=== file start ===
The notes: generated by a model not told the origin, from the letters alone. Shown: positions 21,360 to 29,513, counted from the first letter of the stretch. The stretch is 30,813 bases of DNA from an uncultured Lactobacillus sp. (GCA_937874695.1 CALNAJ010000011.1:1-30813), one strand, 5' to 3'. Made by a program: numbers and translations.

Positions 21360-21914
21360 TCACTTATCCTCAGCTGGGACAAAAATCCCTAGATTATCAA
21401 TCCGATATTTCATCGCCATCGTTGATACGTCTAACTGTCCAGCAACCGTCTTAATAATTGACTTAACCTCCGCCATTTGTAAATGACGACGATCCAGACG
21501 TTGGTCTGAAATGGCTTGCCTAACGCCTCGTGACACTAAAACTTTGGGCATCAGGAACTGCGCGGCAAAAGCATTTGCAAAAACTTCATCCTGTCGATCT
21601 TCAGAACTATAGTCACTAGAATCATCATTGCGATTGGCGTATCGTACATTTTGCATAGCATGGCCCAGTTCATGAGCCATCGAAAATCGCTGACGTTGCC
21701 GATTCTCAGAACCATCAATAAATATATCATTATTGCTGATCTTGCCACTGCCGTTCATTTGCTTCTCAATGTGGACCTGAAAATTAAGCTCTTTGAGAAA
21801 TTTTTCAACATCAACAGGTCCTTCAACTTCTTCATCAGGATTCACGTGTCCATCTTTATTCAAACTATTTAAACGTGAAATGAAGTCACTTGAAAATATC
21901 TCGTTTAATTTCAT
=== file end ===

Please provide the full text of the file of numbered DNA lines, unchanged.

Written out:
The notes: generated by a model not told the origin, from the letters alone. Shown: positions 21,360 to 29,513, counted from the first letter of the stretch. The stretch is 30,813 bases of DNA from an uncultured Lactobacillus sp. (GCA_937874695.1 CALNAJ010000011.1:1-30813), one strand, 5' to 3'. Made by a program: numbers and translations.

Positions 21360-21914
21360 TCACTTATCCTCAGCTGGGACAAAAATCCCTAGATTATCAA
21401 TCCGATATTTCATCGCCATCGTTGATACGTCTAACTGTCCAGCAACCGTCTTAATAATTGACTTAACCTCCGCCATTTGTAAATGACGACGATCCAGACG
21501 TTGGTCTGAAATGGCTTGCCTAACGCCTCGTGACACTAAAACTTTGGGCATCAGGAACTGCGCGGCAAAAGCATTTGCAAAAACTTCATCCTGTCGATCT
21601 TCAGAACTATAGTCACTAGAATCATCATTGCGATTGGCGTATCGTACATTTTGCATAGCATGGCCCAGTTCATGAGCCATCGAAAATCGCTGACGTTGCC
21701 GATTCTCAGAACCATCAATAAATATATCATTATTGCTGATCTTGCCACTGCCGTTCATTTGCTTCTCAATGTGGACCTGAAAATTAAGCTCTTTGAGAAA
21801 TTTTTCAACATCAACAGGTCCTTCAACTTCTTCATCAGGATTCACGTGTCCATCTTTATTCAAACTATTTAAACGTGAAATGAAGTCACTTGAAAATATC
21901 TCGTTTAATTTCAT